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Newest Truman Scholar Bridges the Israeli-Palestinian Divide

Junior Elijah Kahlenberg, an activist for mutual understanding between Jews and Arabs, hopes to be an international law professor

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Kahlenberg (left) co-leading an Atidna dialogue session with his Palestinian counterpart, Jadd Hashem.

Elijah Kahlenberg, a junior triple-majoring in government, Middle Eastern studies and Jewish studies, is The University of Texas at Austin’s latest Truman scholar.

The federally funded Truman Scholarship provides $30,000 to students pursuing graduate studies in public service fields. The U.S. Congress created the scholarship in 1975 as the official memorial to President Harry S. Truman.

Kahlenberg had an inkling he had won when the head of postgraduate scholarships at UT called and asked him to show up at the Tower in two hours in a suit. “I thought, either I’m being expelled or I’m getting Truman,” he joked. It was the final step in a rigorous process of essay writing, recommendations and interviews. President Jay Hartzell presented him with the award in his office. “I was on the verge of tears,” Kahlenberg said. “It was a surreal experience. I’m still in shock. It seems like a dream.”

From left: Tina Thomas, assistant director of the Office of Distinguished Scholars; Truman Scholar Elijah Kahlenberg; Douglas Bruster, director of the Office of Distinguished Scholars; and President Jay Hartzell

Each year, 50 to 60 college juniors are named Truman scholars. The scholarships traditionally have been awarded to one student from each U.S. state. U.S. universities may nominate four students annually.

The prestige is worth much more than the money, but Kahlenberg said he plans to use both to pursue a joint J.D. and Ph.D. at Columbia University. The J.D. will focus on international law, and the Ph.D. will focus on Middle East studies and government. Columbia has the advantage of being in New York, the hub of most international legal institutions, but he told Hartzell during their meeting he would love to teach at UT one day.

A graduate of San Antonio’s Ronald Reagan High School and a die-hard Spurs fan, referring to Spurs phenom Victor Wembanyama, he said, “with Wemby and the Truman Scholarship, I’m the luckiest person in the world!” He is the youngest of three sons, all of whom are Longhorns, with older brothers Zach and Sam Kahlenberg both Texas Exes and medical doctors.

Kahlenberg has been studying the Israeli-Palestinian issue since he was 12. At UT, he is the president and founder of Atidna International, an organization dedicated to bringing together Jews and Arabs to have civil dialogue on “anything and everything” pertaining to Israelis and Palestinians. “It’s my personal belief that Jews and Arabs are cousins. When you look at our culture, our identity, our aspirations, not only do they not conflict, they’re more similar to each other than any other people,” he said.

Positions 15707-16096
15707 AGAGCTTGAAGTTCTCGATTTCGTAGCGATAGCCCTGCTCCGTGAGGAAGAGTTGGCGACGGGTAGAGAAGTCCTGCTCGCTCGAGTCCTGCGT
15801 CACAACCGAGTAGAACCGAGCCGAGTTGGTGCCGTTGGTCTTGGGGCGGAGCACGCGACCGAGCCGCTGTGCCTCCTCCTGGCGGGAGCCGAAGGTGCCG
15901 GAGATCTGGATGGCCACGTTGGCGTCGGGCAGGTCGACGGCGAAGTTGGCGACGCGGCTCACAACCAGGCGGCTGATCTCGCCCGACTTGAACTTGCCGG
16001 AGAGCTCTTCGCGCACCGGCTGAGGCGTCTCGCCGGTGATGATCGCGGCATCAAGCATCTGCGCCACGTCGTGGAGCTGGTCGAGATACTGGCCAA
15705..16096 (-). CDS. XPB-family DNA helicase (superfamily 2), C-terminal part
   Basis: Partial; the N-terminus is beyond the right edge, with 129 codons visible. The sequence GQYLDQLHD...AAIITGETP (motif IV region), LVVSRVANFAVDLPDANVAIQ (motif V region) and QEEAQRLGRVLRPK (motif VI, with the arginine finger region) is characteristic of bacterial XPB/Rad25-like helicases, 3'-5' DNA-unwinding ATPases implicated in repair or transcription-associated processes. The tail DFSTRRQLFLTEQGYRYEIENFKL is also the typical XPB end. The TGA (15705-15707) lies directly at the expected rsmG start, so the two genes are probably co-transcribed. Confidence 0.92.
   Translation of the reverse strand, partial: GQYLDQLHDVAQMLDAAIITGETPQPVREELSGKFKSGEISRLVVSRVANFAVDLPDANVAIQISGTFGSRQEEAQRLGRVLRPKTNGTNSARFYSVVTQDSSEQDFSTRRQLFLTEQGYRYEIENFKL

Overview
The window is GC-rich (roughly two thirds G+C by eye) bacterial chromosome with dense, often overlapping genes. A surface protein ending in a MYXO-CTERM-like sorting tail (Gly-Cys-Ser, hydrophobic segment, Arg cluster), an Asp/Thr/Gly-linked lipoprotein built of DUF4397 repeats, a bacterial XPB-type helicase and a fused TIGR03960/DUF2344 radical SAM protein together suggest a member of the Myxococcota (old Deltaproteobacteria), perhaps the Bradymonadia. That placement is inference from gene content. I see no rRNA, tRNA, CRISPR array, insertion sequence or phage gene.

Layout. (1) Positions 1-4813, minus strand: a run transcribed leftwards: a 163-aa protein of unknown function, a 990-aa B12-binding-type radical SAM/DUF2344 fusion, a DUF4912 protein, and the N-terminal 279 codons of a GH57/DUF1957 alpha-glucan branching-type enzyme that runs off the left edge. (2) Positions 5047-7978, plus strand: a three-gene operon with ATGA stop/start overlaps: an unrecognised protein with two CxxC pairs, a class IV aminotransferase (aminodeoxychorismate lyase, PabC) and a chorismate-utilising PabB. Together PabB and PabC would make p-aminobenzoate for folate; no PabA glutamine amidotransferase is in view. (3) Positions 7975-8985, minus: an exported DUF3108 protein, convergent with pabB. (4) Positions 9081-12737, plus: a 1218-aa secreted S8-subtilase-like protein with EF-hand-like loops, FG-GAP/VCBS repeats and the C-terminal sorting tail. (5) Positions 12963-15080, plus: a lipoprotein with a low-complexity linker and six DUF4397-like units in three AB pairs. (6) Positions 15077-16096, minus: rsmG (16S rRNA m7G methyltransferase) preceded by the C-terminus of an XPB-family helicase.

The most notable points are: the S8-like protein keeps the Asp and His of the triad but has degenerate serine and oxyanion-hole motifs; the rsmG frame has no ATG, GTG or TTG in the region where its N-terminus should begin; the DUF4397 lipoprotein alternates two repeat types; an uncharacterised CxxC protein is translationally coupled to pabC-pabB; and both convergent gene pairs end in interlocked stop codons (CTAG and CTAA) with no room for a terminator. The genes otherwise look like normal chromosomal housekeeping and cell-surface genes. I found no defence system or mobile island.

“It’s not only a fact in and of itself, but viewing yourself as part of one family is a great way to break down a lot of animosity and hatred. We do peace events around that theme,” he said.

Kahlenberg speaking at the Nov. 7 joint Atidna vigil to honor all innocents, Israelis and Palestinians.

Last semester, they held a joint vigil on Nov. 7, the one-month mark of the start of the war between Israel and Hamas, to honor all innocents, Israelis and Palestinians, who had been lost in the war. “An event like that is a way to get Jews and Arabs in a common space. When you can mourn with each other, that’s when you can solidify that we’re one family.” They also hold dialogue sessions.

“You work really hard, and you may do all the right things and this may never happen. This is great for everyone. Great for students. It’s great for the University. It’s great for the world,” Hartzell said to Kahlenberg of the selectivity of the Truman Scholarship Foundation and Kahlenberg’s founding of Atidna. “It’s a time when that work is needed. When we say what starts here changes the world, we take it seriously.”

He said his career aspiration is to become a professor of international law, and if he had a magic wand, the culmination of his career would be to win the Nobel Peace Prize while working for the U.S. government or an independent organization to bridge the gap between the two peoples.

He is also on the board of an organization called Roots, which he said is the only group in the West Bank to bring together Jews and Arabs in a civil and joint space for mutual understanding and reconciliation. “There might be some inherent tension when we first enter the space, but through organizations like Atidna and Roots, we have a chance to have conversations that reveal that our culture and aspirations and identity are honestly one and the same.”

As evidence, he cites a typical Palestinian garment called a keffiyeh and the Jewish prayer shawl called a tallit. “When you look at the origin of both of those dresses, you find they came from the same exact source, a Canaanite dress from around 4,000 years ago. When we dive into our culture, our ancestry, our roots, it’s one and the same.”

Kahlenberg is the 26th UT student to be named a Truman scholar since the award was established 49 years ago. UT’s first recipient, Carmen Marie Serna, who won the scholarship in 1979, also was a government major.